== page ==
The hex holes in those forward rail screws are so tiny, they may strip out before LT red will release.
Red271 LT removes at 500d.f. and Blue242 at 482d.f. YMMV.
 

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(Think we are kind of thread jacking, sorry!) I did a write up on using loctite on the rail screw a while back as I believe we were originally told to do so by an official Kel-Tec contributor here on the forum.

The loctite was supposedly important because the rear most rail screw (the one with a spring washer) is not supposed to be tightened all the way down, allowing for some expansion as the barrel heats up, to prevent accuracy issues (potential vertical stringing from what I remember).

In short mine came loose early in it's life, so I used simple green to strip all oil/grease from the screw and screw hole. I recall seeing evidence of previous blue loctite as well. Applied a dab of fresh loctite (admittedly I don't recall which kind now, probably in my old post if I look for it). Screwed down to hand tight and then backed off 1/8th of a turn (as per the Kel-Tec contributors recommendation).

Screw has not come loose since (and this was early on, I'm at ~1,300rds now).

If Kel-Tec / Erica is saying otherwise, I'd like to know what their current official "fix" is.
 

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I have Four screws at the front of my rail.
Do earlier RDBs have fewer?
Looking at the parts diagram, i only see two.
 

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I'm a great believer in LT290. It's a green POST assembly wicking thread locker with medium holding power. Threads should be clean before assembly, then a drop can be placed at the perimeter of the head of the fastener. It will wick into the threads and set up. It's like the blue stuff, except you only apply it after everything is assembled and torqued to your liking.
 

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Discussion Starter · #17 · (Edited)
I'm a great believer in LT290. It's a green POST assembly wicking thread locker with medium holding power. Threads should be clean before assembly, then a drop can be placed at the perimeter of the head of the fastener. It will wick into the threads and set up. It's like the blue stuff, except you only apply it after everything is assembled and torqued to your liking.
. That sounds great! So it sounds like I wouldnt need to unscrew anything when I get the RDB I could just add the 290 green loctite to the pic rail screw heads as soon as I get it? Or would it be better to still unscrew the rail screws and clean them, screw them down to approx torque setting, and then apply the 290 green loctite? Also, is the green loctite more heavy duty than the blue loctite?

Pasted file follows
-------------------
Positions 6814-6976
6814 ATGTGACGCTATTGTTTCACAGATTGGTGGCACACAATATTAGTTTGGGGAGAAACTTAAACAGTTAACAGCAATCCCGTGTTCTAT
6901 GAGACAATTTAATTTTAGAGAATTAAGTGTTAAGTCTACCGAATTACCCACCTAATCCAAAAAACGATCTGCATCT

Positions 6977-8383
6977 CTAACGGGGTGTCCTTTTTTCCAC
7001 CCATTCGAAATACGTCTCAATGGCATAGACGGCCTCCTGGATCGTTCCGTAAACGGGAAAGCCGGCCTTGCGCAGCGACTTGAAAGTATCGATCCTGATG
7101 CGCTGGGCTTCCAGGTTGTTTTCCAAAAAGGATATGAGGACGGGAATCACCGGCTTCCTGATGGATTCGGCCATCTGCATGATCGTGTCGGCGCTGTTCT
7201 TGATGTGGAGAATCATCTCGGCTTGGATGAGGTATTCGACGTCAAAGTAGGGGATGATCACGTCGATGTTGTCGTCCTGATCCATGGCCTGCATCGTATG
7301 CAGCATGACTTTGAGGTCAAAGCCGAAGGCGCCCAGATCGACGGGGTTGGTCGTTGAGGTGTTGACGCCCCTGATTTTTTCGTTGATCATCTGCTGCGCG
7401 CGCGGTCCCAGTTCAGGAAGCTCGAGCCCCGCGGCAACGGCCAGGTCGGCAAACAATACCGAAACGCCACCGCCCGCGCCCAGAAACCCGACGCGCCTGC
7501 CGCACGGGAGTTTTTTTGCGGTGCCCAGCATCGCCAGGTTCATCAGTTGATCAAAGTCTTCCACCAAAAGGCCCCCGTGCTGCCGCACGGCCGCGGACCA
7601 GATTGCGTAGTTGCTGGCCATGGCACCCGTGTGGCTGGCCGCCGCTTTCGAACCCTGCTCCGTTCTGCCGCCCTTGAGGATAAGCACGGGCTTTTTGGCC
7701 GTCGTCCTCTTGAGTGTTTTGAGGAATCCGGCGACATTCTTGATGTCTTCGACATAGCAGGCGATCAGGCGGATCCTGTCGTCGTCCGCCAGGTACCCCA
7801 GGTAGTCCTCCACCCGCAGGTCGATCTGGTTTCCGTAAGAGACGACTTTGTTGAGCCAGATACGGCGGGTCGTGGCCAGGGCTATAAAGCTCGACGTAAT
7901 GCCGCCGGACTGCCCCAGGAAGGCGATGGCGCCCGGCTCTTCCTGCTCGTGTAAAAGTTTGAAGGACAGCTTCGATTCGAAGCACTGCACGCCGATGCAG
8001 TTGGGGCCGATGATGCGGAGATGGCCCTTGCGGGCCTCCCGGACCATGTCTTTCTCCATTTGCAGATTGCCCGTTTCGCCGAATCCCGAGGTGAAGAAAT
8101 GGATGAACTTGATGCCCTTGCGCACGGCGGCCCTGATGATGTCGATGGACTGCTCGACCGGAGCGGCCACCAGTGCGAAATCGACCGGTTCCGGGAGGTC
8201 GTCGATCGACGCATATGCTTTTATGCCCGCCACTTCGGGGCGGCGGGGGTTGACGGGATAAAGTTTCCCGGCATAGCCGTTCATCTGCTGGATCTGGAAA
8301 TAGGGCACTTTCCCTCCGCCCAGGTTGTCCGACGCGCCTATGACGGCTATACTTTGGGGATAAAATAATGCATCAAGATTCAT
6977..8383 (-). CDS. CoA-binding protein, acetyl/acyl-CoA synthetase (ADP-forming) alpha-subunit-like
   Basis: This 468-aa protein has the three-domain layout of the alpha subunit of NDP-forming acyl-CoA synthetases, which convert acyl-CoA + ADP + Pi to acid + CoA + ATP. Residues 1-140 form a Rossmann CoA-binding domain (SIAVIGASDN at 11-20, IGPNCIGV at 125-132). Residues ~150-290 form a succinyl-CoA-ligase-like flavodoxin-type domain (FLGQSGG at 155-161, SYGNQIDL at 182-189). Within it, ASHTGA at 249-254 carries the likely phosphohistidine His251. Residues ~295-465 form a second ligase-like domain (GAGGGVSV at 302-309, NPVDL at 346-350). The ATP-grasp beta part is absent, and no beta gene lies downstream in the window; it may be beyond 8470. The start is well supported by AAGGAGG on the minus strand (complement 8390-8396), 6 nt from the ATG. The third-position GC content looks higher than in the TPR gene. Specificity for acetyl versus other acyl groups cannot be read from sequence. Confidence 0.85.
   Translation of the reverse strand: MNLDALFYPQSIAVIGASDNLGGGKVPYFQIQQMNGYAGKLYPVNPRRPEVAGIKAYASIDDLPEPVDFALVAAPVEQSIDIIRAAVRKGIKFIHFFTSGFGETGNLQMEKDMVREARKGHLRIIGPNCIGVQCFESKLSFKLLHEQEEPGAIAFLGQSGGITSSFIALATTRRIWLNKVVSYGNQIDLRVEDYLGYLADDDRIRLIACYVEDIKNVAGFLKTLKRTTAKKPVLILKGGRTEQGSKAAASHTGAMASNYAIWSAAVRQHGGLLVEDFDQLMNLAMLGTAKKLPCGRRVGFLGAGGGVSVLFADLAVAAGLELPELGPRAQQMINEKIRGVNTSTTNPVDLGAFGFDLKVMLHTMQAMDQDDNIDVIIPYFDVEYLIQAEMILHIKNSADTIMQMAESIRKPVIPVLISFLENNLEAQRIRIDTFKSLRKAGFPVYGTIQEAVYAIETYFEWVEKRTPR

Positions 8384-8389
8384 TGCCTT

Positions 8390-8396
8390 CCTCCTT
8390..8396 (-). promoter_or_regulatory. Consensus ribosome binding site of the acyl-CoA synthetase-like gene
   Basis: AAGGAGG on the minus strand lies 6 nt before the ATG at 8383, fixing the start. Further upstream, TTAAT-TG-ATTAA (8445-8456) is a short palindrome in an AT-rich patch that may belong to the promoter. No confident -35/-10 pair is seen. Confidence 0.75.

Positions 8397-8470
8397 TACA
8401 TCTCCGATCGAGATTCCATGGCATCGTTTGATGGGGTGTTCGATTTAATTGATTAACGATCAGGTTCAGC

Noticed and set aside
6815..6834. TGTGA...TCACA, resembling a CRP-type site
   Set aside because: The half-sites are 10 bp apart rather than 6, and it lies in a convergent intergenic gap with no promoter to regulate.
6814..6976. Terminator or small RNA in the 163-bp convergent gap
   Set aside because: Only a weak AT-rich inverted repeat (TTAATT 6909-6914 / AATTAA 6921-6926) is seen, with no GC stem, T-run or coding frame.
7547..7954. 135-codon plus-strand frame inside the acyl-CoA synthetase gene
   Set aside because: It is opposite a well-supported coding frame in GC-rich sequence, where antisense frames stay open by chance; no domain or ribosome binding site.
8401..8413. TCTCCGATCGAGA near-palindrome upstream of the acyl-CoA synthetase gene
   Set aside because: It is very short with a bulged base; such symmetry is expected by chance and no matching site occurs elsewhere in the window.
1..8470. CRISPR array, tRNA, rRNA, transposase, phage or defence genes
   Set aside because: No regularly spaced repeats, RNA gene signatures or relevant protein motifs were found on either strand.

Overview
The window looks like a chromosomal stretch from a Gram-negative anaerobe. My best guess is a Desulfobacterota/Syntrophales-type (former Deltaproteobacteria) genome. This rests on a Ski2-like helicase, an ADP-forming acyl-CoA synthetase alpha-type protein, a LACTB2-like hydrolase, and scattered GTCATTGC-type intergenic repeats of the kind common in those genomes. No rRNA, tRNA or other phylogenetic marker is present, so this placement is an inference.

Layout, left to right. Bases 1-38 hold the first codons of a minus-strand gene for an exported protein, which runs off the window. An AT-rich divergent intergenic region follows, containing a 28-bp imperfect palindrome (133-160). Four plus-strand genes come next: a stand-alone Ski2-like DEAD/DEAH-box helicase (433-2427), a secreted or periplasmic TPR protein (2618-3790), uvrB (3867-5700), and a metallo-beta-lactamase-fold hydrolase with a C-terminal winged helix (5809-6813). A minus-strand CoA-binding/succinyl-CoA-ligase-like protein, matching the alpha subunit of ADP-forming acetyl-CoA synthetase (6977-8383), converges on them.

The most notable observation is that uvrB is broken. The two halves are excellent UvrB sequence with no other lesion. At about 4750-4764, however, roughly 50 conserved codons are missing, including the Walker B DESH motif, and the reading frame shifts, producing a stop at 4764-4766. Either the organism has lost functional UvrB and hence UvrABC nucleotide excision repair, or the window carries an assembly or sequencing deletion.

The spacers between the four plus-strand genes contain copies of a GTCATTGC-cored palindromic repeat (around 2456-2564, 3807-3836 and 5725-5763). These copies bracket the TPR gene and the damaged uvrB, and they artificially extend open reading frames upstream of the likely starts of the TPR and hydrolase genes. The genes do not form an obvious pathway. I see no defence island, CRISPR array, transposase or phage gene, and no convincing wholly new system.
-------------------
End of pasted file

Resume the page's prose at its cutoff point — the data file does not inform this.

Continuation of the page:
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The hex holes in those forward rail screws are so tiny, they may strip out before LT red will release.
Red271 LT removes at 500d.f. and Blue242 at 482d.f. YMMV.
That sounds great! So it sounds like I wouldnt need to unscrew anything when I get the RDB I could just add the 290 green loctite to the pic rail screw heads as soon as I get it? Or would it be better to still unscrew the rail screws and clean them, screw them down to approx torque setting, and then apply the 290 green loctite? Also, is the green loctite more heavy duty than the blue loctite?
There are 4 different versions of red and 2 different versions of blue so you can't just go by color.
Here's a nice PDF listing all of them and their retaining torque on a M10 nut:
http://www.henkeladhesivesna.com/aam/Threadlocker2_LT3770_AAM_Chart_Interactive.pdf
 

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I have Four screws at the front of my rail.
Do earlier RDBs have fewer?
Looking at the parts diagram, i only see two.
Yes, 2 from the top at the very front that hold the rail to the gas block and 2 from the bottom, in front and behind the "T22" marking. You only see the ends of those screws and they look like pins. The bottom 2 hold the "Recoil Lug" part #105 that is on the bottom of the rail.

Not sure if the earlier guns have the recoil lug or not. Check you parts diagram and look for #163 Gas Block Screw, #105 Recoil Lug and #162 Recoil Lug Screw.
 

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Yes, 2 from the top at the very front that hold the rail to the gas block and 2 from the bottom, in front and behind the "T22" marking. You only see the ends of those screws and they look like pins. The bottom 2 hold the "Recoil Lug" part #105 that is on the bottom of the rail.

Not sure if the earlier guns have the recoil lug or not. Check you parts diagram and look for #163 Gas Block Screw, #105 Recoil Lug and #162 Recoil Lug Screw.
MY #162 screws are on top next to the gas block screws. All four are in line, Identical and almost touching each other. I don't see any screws driven up from the bottom.
Font Text Metal Nut Still life photography